Less than two years after his multi-award-winning debut 'Boxer, Beetle' Ned Beauman returns with another fizzing firework of a caper, featuring as many cracking escapades as its predecessor . . . His prose is wonderfully discursive and buzzes with originality, while scenes of pure farce nod respectfully to Thomas Pynchon and Hunter S Thompson . . . his bold characterisations, slapstick humour, slick similes and tangential subplots are sublime. A strong, smart follow-up that proves Beauman is more than comfortable with the hype he's created for himself.
Terrific . . . if there was ever any worry that he might have crammed all his ideas into his first book, this makes it clear he kept a secret bunker of his best ones aside.
'If you care about contemporary writing, you must read this . . . BOXER, BEETLE was acclaimed as the most inventive fictional debut in years, buzzing with energy and ideas, and Beauman's second novel keeps up the pace'
Funny and startlingly inventive . . . Beauman is a writer of prodigious talent, and there are enough ideas and allusions and comic set pieces in this work, longlisted for the 2012 Man Booker Prize, to fill myriad lesser novels.
A glorious, over-the-top production, crackling with inventive wit and seething with pitchy humour . . . A beguiling success . . . Ingenious . . . There is such an easy felicity in Beauman's writing and such a clever, engaging wit . . . that one feels he could write something as much fun every two years. The prospect of which makes me very, very happy indeed.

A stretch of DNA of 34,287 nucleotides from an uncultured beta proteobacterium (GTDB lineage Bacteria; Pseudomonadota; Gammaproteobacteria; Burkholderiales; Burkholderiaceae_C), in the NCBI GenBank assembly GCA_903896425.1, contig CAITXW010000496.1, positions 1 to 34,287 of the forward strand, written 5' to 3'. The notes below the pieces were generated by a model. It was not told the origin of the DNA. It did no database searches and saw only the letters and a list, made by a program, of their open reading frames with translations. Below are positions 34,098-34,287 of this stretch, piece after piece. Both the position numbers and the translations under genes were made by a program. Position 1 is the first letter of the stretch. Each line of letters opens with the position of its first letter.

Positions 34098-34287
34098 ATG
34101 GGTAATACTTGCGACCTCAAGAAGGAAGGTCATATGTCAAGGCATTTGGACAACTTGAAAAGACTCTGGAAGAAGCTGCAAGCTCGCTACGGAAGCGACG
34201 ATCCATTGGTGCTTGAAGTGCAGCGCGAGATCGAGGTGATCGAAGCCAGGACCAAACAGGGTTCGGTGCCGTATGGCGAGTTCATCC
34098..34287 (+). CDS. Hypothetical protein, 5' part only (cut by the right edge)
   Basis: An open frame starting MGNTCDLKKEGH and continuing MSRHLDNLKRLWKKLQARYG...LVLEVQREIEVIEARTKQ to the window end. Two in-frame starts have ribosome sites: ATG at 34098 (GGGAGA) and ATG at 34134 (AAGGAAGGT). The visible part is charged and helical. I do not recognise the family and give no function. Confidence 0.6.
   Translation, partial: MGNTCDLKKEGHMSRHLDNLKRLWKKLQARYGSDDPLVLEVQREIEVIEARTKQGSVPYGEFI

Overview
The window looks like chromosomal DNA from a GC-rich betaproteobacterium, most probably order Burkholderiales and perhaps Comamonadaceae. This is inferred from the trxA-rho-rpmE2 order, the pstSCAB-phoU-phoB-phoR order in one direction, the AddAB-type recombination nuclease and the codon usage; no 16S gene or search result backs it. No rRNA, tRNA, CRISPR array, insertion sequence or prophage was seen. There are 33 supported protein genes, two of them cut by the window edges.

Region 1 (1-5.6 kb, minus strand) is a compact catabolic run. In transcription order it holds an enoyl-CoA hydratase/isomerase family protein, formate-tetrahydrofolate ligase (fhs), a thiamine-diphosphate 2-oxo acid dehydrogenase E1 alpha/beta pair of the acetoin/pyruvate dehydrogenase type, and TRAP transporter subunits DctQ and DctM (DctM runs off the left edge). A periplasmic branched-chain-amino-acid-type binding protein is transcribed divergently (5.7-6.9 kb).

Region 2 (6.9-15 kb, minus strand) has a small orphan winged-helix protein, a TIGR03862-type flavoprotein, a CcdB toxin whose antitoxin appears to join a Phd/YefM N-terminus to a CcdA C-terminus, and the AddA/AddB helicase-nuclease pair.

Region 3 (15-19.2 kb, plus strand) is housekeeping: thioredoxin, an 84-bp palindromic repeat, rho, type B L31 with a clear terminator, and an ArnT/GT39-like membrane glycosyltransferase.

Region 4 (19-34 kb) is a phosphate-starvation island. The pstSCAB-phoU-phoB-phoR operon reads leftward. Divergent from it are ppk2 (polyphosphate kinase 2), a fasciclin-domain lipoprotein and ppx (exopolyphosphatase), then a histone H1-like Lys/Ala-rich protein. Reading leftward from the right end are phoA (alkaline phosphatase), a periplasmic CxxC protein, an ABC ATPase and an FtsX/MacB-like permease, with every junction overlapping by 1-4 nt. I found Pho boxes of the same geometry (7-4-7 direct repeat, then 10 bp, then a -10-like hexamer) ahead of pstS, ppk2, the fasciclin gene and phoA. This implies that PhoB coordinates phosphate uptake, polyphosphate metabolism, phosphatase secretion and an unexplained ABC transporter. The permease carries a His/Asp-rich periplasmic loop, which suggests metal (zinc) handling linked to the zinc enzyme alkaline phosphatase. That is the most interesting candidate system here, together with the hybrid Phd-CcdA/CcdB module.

An extraordinary, Pynchonesque flea-circus of a book...Ned Beauman's pyrotechnical comic novel, his second, is as violently clever as you'd expect from his earlier book, BOXER, BEETLE... [a] frantically entertaining pasteboard extravaganza
This is an unquestionably brilliant novel, ribald and wise in equal measure . . . a witty and sometimes deeply moving fictional exegesis of the Modernist twilight.
I'm sure it's the funniest novel on the list.
He's done it again . . . Beauman does adolescent male lust and anomie with the verve of a young Amis and this is a great romp of a novel, delightful in its inventiveness.
A hoot - very clever and charming, with an awesone range of reference.
Funny, scandalous, decadent and erudite, THE TELEPORTATION ACCIDENT is a hugely enjoyable madness with flavours of Pynchon, Huysmans and Jerome K. Jerome.